With respect to Microsoft’s second argument, that the components in its Windows(r) program were not “supplied” from the United States, the Federal Circuit once again ruled against it. The court interpreted the word “supplying” in the context of software distribution. According to the court, the way that software is supplied under normal circumstances is by copying it — “[c]opying, therefore, is part and parcel of software distribution.” Thus, sending a single copy abroad with the intent that it will be replicated invokes �271(f) liability for those foreign-made copies. The court also noted that it was of no import whether the software was sent on disk or via electronic transmission. Finally, the court emphasized the remedial purpose of �271(f). The statute was intended to encourage advances in technology by closing a loophole and the court would not allow “the very advances in technology thus encouraged to subvert that intent.”

THE BLACKBERRY(R)

NTP Inc. v. Research in Motion Ltd.[FOOTNOTE 4] In this long-running case, NTP, the owner of patents directed to the integration of electronic mail with wireless transmission, sued Research in Motion (RIM) the maker of the BlackBerry(r) hand-held device for patent infringement. The U.S. District Court for the Eastern District of Virginia ruled in favor of NTP, following a jury verdict, that RIM’s Blackberry(r) system infringed NTP’s patents. The district court awarded damages of approximately $53 million to NTP. RIM appealed the district court’s decisions. The Federal Circuit initially ruled on the appeal in December 2004, but uncharacteristically withdrew that decision in favor of new one dated Aug. 2, 2005, the one discussed herein.

The accused product was RIM’s BlackBerry system, which allows out-of-office users to continue to receive and send electronic mail using a small wireless device. All of the components of RIM’s system are located in the United States except for the “relay” which is located in Canada.

When a user receives new e-mail on his/her office e-mail system, a redirector is notified and retrieves the message from the mail server. It then copies, encrypts and routes the message to the relay component. The relay translates and routes the e-mail to a partner wireless network. The partner network delivers the message to the user’s BlackBerry handheld. The cross-border infringement issues arose in this case precisely because the relay was located in Canada.

The Federal Circuit re-examined the issue of whether RIM was liable under various parts of 35 USC �271. The court first gave an opinion on whether the using, offering to sell or selling of a patented invention is an infringement under this �271(a) if a component or step of the patented invention is located or performed abroad. �271(a) states:

(a) Except as otherwise provided in this title, whoever without authority makes, uses, offers to sell, or sells any patented invention, within the United States, or imports into the United States any patented invention during the term of the patent therefor, infringes the patent. [FOOTNOTE 5]

‘SYSTEM,’ ‘METHOD’ CLAIMS

In contrast to its earlier interpretation of �271(f) in the Microsoft cases, the Federal explained that, under this section, “system” claims and “method” claims would be treated differently. For system claims, the use of the system under �271(a) is “the place where control of the system is exercised and beneficial use of the system is obtained.” For the BlackBerry system, the location of the relay in Canada did not, as a matter of law, preclude infringement of the asserted system claims. RIM’s customers within the United States controlled the transmission of the e-mail and also benefited from the system. It was proper for the jury to find that the RIM system was “used” in the United States.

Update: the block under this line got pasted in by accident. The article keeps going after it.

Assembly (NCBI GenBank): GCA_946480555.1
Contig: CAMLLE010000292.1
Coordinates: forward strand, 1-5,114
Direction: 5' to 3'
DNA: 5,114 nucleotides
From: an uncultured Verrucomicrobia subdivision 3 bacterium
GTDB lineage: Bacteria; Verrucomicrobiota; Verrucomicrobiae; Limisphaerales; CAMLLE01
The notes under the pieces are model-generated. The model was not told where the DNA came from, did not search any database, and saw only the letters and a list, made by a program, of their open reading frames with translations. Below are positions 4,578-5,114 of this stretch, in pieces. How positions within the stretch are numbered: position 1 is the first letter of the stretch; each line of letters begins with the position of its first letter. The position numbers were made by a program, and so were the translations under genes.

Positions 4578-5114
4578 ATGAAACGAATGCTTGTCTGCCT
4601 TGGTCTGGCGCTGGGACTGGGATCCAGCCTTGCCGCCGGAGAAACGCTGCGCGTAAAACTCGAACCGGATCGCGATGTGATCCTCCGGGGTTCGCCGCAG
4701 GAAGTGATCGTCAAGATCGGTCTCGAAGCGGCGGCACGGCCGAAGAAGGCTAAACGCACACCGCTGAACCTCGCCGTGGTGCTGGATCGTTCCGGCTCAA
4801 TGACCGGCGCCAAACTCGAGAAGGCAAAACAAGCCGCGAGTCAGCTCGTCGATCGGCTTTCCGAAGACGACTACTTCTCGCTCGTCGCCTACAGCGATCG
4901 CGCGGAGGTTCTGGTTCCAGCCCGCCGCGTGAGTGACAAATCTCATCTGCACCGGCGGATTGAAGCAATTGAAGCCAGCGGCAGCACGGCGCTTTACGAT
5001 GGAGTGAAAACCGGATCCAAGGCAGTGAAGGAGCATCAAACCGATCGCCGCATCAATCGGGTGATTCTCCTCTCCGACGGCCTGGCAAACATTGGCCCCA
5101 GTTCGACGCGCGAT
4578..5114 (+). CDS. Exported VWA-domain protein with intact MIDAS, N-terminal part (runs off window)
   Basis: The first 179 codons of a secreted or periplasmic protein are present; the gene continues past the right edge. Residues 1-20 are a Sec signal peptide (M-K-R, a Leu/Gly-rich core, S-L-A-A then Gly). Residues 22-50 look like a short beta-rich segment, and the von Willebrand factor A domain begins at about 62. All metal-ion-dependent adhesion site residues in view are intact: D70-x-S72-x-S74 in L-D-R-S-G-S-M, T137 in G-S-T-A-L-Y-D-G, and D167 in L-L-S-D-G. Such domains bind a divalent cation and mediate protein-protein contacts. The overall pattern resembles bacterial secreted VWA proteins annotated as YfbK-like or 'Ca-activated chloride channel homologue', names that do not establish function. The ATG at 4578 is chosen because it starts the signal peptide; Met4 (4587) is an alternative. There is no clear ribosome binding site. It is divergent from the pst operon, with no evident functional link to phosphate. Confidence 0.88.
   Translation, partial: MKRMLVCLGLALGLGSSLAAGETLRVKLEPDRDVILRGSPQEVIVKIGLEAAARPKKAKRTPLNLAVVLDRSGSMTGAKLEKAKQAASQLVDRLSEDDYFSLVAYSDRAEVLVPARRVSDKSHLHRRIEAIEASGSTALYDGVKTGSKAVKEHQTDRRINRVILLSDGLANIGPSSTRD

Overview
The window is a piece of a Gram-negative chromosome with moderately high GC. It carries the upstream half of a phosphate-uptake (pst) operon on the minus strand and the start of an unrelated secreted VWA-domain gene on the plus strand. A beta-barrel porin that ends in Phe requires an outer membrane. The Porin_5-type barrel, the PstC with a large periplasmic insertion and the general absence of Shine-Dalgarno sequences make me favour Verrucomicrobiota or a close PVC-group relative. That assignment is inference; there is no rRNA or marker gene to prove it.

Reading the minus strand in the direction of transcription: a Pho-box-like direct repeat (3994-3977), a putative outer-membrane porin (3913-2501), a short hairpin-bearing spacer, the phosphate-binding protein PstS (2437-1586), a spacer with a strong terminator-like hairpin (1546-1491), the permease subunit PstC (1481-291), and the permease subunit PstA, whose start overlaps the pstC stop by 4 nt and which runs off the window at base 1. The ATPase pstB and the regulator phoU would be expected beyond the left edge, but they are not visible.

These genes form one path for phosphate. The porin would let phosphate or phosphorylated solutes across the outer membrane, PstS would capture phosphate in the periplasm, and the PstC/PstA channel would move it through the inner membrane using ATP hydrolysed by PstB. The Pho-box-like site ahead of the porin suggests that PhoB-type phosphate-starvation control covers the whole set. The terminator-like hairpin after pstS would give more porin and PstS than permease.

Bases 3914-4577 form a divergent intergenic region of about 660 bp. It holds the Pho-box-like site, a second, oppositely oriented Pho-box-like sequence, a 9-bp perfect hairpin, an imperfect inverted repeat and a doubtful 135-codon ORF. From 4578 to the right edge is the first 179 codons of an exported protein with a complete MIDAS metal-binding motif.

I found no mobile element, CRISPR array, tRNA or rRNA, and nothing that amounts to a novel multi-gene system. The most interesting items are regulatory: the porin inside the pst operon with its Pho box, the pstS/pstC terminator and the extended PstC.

The result is different, however, for the asserted method claims. The “use” of a method requires utilization of all steps or stages of the claimed process. The Federal Circuit held that “a process cannot be used ‘within’ the United States as required by �271(a) unless each of the steps is performed within this country.” Each of the NTP’s asserted method claims required use of the relay. The location of the relay in Canada precluded liability for infringing the method claims.

The Federal Circuit also addressed, seemingly for the first time, the issue of whether a sale of a claimed method can occur in the United States even though the contemplated performance of that method would not be wholly within the United States. The court concluded that the sale or offer to sell the BlackBerry(r) handheld was not enough to be considered a sale of the invention covered by the asserted method claims. The same logic applies to the “import” prong of �271(a). The court was cautious to note it was not holding that method claims may never be infringed under the “sells” or “offers to sell” prongs of �271(a).

Because the court found the system claims infringed under �271(a), it did not examine those claims under �271(f). It did, however, discuss the asserted method claims. The court stated, “[b]y merely supplying products to its customers in the United States, RIM is not supplying or causing to be supplied in this country any steps of a patented process invention for combination outside the United States and cannot infringe NTP’s asserted method claims under �271(f) as a matter of law.”

The court went on to evaluate the applicability of �271(g) which states, in relevant part:

(g) Whoever without authority imports into the United States or offers to sell, sells, or uses within the United States a product which is made by a process patented in the United States shall be liable as an infringer, if the importation, offer to sell, sale, or use of the product occurs during the term of such process patent … [FOOTNOTE 6]